‘Sean Duffy is not based on me – but there are elements’

The Catholic RUC officer Adrian McKinty consulted for his Troubles series on what he got right and wrong and why his books matter

An  RUC and British army vehicle checkpoint  during The Troubles. Photograph: Alain Le Garsmeur/Getty Images

An RUC and British army vehicle checkpoint during The Troubles. Photograph: Alain Le Garsmeur/Getty Images

 

I joined the RUC in 1989, right after I finished my A Levels. I grew up in north Belfast where the unemployment in the ’80s was running at 35 per cent. Your career choices were limited to emigrating to England or America or joining the police, dole office or civil service. I decided to join the police.

As a Catholic I knew I would be considered a “traitor” by many members of my own community, even members of my own family, so I told people I had joined the civil service. Catholic policemen were few and far between back then (about 10 per cent of the RUC), subject to harassment from their colleagues (some were openly sectarian) and, of course, a prime target for the IRA, the INLA and sometimes the loyalist paramilitaries too.

I knew Adrian back then through a family connection and he knew what I did for a living and we often talked about my life and experiences in the “peelers”.

His Sean Duffy character is not based on me but there are elements of my life in some of his experiences. Adrian has captured a real flavour of what life was like for a policeman in the 1980s. He’s right about the fear and the craic and camaraderie. There are some things he gets way wrong. He doesn’t really capture the utter boredeom of most police work (back then you were bored out of your mind about 95 per cent of the time and completely and utterly terrified about 5 per cent of the time.)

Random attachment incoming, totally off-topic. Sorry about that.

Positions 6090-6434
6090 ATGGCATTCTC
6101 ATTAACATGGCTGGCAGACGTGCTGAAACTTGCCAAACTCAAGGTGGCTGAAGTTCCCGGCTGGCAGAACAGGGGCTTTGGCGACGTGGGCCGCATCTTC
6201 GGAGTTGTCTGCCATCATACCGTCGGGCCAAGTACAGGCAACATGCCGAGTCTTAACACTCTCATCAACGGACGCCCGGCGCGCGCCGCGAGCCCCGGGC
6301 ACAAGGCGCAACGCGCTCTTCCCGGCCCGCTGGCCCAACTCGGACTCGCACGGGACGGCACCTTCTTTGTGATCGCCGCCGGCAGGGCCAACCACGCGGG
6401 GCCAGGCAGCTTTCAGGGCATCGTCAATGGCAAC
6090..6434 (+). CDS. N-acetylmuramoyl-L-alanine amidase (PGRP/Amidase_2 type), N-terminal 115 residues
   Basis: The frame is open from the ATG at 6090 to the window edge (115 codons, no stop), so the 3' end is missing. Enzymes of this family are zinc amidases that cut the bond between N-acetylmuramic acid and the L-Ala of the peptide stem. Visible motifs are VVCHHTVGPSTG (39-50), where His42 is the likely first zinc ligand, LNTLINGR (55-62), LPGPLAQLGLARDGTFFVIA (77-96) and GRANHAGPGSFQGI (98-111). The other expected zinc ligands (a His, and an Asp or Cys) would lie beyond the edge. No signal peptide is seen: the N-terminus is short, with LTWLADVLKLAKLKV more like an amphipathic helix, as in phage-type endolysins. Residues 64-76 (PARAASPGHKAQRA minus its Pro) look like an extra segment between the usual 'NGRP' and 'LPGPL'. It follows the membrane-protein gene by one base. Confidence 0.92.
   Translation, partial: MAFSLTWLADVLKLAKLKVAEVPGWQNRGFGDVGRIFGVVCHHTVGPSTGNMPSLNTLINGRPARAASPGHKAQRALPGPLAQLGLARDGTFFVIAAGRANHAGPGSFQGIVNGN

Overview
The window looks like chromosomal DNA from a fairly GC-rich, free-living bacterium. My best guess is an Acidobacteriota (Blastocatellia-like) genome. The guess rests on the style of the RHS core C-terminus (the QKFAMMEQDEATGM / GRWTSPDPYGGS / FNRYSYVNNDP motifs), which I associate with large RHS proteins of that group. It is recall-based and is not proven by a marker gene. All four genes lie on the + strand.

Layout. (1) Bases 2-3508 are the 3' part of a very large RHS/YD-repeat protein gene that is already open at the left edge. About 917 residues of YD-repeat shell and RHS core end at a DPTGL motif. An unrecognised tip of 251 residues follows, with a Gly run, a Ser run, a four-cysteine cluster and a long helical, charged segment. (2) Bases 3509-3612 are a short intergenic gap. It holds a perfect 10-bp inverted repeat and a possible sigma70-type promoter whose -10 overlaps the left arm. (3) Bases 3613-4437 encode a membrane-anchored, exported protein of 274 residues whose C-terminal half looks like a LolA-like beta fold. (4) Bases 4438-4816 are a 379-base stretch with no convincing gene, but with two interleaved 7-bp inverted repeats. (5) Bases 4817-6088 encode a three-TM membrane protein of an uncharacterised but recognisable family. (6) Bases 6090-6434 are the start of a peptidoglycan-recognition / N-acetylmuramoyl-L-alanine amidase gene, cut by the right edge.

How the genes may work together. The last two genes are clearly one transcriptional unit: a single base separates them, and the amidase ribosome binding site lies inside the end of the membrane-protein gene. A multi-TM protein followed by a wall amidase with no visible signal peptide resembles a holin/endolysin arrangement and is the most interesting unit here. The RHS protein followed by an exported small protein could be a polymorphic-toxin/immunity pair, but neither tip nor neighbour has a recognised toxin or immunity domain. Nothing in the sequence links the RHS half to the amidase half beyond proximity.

Sean Duffy’s life is quite a bit more exciting than mine, but by basing his books on actual events and cases of the time he’s distilled the essence of the craziness of Ulster in the 1980s.

His books are popular amongst policemen and former cops in Northern Ireland and for every “it wouldn’t happen like that!” I hear an “oh yeah, that bastard Chief Superintendent, I remember him.”

The books are also a kind of revenge too. Both Adrian and I were kids in the 1980s, kids who had to suffer at the hands of the paramilitary thugs running the estates and the idiotic politicians who were running rampant over Northern Ireland back then. Adrian has remembered their names and what they did and 30 years later exposing their cruelty and stupidity is a kind of rough justice.

In 2001, I, like many (but not all) of my colleagues, made the transition to the Police Service of Northern Ireland which is a very different entity to the old RUC and operates in a radically transformed environment. People today can hardly remember quite how bad things were just a few years ago. Some young weans don’t even really believe it, I think.

People like Adrian and Stuart Neville and Brian McGilloway and David Park are out there making sure that no one really forgets because that’s a world we never want to return to.
Rain Dogs by Adrian McKinty is October’s Irish Times Book Club pick. The series will culminate in a public interview with McKinty conducted by Irish Times Books Editor Martin Doyle in Belfast’s Europa Hotel (Europe’s most bombed etc) on Saturday, October 28th, at 1pm as part of the inaugural NOIRELAND International Crime Fiction Festival, which runs from October 27th-29th. The podcast of the interview will be available on October 30th.

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